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Monday, March 27, 2000, updated at 09:47(GMT+8)


Healthy Activities to Replace Superstition

People who believe in superstitions and pseudo-science should be offered sports and recreation venues, and physical and psychological assessments that can put them back on the road to a healthy life, scientists and experts recommend.

Those engaged in superstitious activities, including members of Falun Gong, are victims of "science illiteracy," they said at a symposium on fighting pseudo-science in Beijing last week.

Although the Falun Gong cult has been outlawed in China, its pernicious influences have still not been eradicated, according to the symposium.

Superstitions emerging in China include the belief in ghosts, witchcraft, and supernatural abilities, said Ren Jiyu, president of the China Atheism Society.

Ren said at the symposium that superstitious activities are a disturbing social phenomenon.

A survey conducted by Chinese Association for Science and Technology (CAST), the sponsor of the symposium, recently showed that 35.5 per cent of Chinese people believe in fortune-telling and divination, a figure nearly 7 per cent higher than the 28.7 per cent in 1996.

Insufficient venues for exercise is another reason they resort to superstition, said Li Liyan, a researcher in the State Sports General Administration.

"Most stadiums and gymnasiums in China's cities are built for holding higher-level competitions instead of being used by the public for physical exercises. If people are in better condition by doing exercises, they are not likely to have the time or interest to join superstitious groups," Li said.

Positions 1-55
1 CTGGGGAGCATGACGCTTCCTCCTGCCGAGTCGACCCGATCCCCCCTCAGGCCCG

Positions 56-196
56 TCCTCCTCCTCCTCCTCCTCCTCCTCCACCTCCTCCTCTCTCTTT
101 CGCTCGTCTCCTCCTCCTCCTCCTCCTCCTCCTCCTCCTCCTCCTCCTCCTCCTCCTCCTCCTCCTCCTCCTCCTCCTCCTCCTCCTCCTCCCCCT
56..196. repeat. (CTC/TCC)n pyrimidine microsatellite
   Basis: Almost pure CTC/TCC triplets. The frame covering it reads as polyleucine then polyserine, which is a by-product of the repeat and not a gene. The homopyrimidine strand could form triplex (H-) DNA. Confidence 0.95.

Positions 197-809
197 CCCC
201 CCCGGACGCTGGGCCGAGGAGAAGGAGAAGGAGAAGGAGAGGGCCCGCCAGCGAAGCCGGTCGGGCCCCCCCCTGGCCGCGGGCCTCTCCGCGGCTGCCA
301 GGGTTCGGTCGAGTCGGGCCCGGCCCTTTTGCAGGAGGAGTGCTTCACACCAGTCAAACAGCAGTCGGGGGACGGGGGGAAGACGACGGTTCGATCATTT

He suggested that government build community fitness centres that would provide daily recreational and health-care activities.

People usually feel gloomy when they are ill, said Yuan Zhong, deputy director of the publishing house affiliated with Beijing Medical University.

These people are prone to believe "tender words" coined by fortune-tellers.

Financial woes, job problems and other troubles probably make people vulnerable to belief in superstitions, Yuan said.

Therefore, Yuan suggested, China should open more psychological counselling agencies.

The symposium attracted more than 40 scientists and experts from the natural and social sciences.

In recent years, superstitious practices have become common in some areas, especially in the countryside, said Gong Yuzhi, a science association official.

In Sichuan and Hubei provinces, for example, some fortune-tellers have cheated many people by winning their confidences by first showing bogus certificates from social science research institutes, Gong said.

He said a close eye should be kept on fortune-tellers to stop them from cheating people.

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